The Bombay High Court has been pretty critical of the Central Board of Film Certification (CBFC) for the cuts it has ordered in the film Udta Punjab. And on Wednesday, the Court smacked down the censor board saying that it did not find Udta Punjab was glorifying drugs and also reminded the board that their job is to certify the film not censor them

"Everybody has a choice. Let people decide whether a movie is good or bad … Hand over the remote to people – let them decide what to watch and when to switch off, whether it is television or cinema," the judges told the censor board, reports Hindustan Times

Justice Dharmadhikari compared Udta Punjab with another film released earlier titled Go, Goa, Gone and said in that movie the state of Goa is shown as a place where people go to socialise in parties and also take banned drugs. 

"If Goa can be shown as a place of drug abuse in that film, what is wrong if Punjab is shown in Udta Punjab?" the judge said.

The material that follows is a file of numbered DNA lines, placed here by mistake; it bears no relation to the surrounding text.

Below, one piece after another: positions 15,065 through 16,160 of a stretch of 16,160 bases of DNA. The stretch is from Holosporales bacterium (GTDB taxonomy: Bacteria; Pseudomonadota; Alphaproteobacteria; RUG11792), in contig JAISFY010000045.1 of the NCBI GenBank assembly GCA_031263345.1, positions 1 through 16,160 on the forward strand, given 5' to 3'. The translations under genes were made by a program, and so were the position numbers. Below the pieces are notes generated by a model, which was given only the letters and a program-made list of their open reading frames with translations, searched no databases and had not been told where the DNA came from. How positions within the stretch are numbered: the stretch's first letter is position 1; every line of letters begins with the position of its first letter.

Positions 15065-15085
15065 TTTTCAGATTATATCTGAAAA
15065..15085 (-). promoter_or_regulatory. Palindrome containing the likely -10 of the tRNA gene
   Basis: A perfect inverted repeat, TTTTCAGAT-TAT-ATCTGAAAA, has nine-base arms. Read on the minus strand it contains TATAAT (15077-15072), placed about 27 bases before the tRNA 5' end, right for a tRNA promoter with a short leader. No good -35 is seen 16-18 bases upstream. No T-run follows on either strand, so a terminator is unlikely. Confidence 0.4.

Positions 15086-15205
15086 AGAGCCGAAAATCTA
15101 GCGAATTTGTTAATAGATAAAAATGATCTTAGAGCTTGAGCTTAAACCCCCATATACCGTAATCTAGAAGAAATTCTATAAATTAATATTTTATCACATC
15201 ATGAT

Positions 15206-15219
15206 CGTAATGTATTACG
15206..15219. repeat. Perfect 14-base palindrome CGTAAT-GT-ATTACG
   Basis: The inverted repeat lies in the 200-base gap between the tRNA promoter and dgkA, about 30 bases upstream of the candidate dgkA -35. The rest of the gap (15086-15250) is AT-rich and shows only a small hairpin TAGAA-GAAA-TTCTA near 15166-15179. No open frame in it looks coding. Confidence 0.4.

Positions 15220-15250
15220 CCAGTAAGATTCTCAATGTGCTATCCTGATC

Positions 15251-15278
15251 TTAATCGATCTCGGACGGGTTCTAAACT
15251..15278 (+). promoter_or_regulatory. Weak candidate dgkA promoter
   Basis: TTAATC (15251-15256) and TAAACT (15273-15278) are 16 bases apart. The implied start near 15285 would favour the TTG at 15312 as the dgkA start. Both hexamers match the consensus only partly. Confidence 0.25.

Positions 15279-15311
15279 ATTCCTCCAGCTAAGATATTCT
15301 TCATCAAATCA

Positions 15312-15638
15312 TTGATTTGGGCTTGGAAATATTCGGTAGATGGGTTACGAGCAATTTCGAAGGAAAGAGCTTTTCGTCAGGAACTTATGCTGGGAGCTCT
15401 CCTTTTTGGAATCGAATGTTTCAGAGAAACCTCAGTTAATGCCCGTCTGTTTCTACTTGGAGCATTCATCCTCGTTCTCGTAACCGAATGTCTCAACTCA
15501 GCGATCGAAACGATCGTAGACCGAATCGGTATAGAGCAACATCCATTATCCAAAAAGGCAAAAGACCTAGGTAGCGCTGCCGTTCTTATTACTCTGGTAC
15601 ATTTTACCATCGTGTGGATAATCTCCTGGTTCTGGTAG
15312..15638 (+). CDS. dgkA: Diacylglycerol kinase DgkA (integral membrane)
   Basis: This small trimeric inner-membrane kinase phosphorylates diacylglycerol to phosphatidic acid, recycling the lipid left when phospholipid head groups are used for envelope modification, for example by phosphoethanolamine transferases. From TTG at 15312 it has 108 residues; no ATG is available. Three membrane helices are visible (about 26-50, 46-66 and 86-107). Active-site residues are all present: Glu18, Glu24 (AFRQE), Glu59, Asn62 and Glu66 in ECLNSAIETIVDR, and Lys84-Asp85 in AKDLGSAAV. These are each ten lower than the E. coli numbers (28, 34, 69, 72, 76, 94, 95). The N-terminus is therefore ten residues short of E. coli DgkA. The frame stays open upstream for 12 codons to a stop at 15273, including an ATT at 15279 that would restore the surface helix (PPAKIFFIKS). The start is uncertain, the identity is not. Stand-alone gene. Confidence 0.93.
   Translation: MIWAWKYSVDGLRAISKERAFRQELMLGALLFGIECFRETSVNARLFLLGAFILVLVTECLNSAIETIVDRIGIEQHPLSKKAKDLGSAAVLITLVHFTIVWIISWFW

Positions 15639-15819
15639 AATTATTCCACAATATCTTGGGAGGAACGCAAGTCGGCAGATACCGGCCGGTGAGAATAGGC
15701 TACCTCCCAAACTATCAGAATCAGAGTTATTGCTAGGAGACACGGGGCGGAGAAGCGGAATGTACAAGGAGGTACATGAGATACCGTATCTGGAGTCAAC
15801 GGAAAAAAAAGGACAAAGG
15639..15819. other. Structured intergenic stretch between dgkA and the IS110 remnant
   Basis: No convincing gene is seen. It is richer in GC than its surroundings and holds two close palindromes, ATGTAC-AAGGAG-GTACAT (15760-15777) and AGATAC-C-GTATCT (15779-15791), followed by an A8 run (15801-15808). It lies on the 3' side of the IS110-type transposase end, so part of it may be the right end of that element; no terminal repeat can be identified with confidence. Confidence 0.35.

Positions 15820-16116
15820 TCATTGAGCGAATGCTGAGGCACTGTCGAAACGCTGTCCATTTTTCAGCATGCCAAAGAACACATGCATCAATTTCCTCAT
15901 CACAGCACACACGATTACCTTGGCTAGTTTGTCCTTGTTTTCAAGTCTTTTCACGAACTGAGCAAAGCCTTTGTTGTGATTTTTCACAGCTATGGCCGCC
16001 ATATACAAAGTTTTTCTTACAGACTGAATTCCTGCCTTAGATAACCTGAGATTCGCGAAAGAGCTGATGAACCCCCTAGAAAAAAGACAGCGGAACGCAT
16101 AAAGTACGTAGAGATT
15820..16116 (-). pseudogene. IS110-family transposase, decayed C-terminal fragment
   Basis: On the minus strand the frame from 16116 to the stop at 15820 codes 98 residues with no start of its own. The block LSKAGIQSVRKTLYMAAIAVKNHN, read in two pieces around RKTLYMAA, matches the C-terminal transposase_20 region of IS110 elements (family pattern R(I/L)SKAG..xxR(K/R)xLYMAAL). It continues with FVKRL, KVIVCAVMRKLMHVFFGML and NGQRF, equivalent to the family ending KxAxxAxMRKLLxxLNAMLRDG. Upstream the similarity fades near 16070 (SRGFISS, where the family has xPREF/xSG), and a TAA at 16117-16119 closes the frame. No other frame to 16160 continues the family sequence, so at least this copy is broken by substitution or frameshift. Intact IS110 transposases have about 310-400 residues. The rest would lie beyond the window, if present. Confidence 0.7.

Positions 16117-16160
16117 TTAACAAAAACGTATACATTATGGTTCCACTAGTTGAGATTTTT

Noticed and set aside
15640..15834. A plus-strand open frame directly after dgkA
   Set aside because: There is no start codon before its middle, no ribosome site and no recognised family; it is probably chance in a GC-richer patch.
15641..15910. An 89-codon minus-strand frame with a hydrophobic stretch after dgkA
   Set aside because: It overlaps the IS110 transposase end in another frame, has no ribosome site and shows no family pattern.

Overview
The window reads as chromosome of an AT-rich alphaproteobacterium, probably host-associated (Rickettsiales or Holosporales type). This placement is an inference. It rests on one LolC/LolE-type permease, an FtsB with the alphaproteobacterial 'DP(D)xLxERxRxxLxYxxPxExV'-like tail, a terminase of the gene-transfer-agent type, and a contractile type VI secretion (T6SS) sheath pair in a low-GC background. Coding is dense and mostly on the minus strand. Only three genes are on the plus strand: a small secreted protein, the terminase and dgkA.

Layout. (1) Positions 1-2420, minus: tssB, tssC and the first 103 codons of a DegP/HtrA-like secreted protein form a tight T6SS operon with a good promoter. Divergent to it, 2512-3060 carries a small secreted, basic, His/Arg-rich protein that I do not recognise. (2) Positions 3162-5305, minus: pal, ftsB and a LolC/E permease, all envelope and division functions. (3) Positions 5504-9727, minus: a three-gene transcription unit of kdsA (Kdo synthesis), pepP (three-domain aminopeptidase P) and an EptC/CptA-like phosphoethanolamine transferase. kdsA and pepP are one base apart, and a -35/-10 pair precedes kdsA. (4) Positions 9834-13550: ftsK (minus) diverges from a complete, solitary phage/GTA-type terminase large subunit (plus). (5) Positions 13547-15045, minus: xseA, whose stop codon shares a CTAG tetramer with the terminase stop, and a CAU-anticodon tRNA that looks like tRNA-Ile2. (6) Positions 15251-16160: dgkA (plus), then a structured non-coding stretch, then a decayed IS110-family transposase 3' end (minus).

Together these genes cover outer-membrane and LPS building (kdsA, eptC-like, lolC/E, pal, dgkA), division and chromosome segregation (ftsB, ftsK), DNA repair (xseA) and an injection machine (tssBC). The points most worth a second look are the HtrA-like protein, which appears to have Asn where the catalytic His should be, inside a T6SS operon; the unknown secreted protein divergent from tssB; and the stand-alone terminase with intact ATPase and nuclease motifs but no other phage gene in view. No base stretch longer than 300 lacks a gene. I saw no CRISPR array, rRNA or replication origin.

The Censor Board lawyer argued that the order of the Revising Committee suggesting 13 changes in the film was not arbitrary and the committee had applied its mind while making these suggestions. 

"We are objecting to the reference of Punjab and its people and the language used in the film", the lawyer argued. 

But the court said that it was not satisfied with the first two suggestions made by the Censor Board about removing references to places in that state such as Chandigarh, Amritsar, Tarantaran, Jashanpura, Moga and Ludhiana. On other suggestions of Revising Committee, the Censor Board lawyer said he would make submissions tomorrow, following which the court deferred the matter. 

However, Ravi Kadam, legal counsel for Anurag Kashyap's production house Phantom Films , said the order by the censor board was issued without any application of mind and was arbitrary.

 "Punjab is an integral part of the concept and cannot be deleted from the film", he said.

The court also asked the Board if they thought Udta Punjab was glorifying drugs then why aren't they banning the film altogether (instead of cutting it into 89 pieces). 

CBFC however justified their cuts claiming that the film had a dog named Jackie Chan, which they felt was contemptuous. 

 "The scenes in this movie which are cut are very vulgar. The words used in the songs are very offensive," the censor board's counsel told the Court. 

The producers of the film have, however, agreed to cut one scene in the film where Shahid Kapoor's character was shown urinating in public. 

The final order on the petition will be passed by the court on June 13.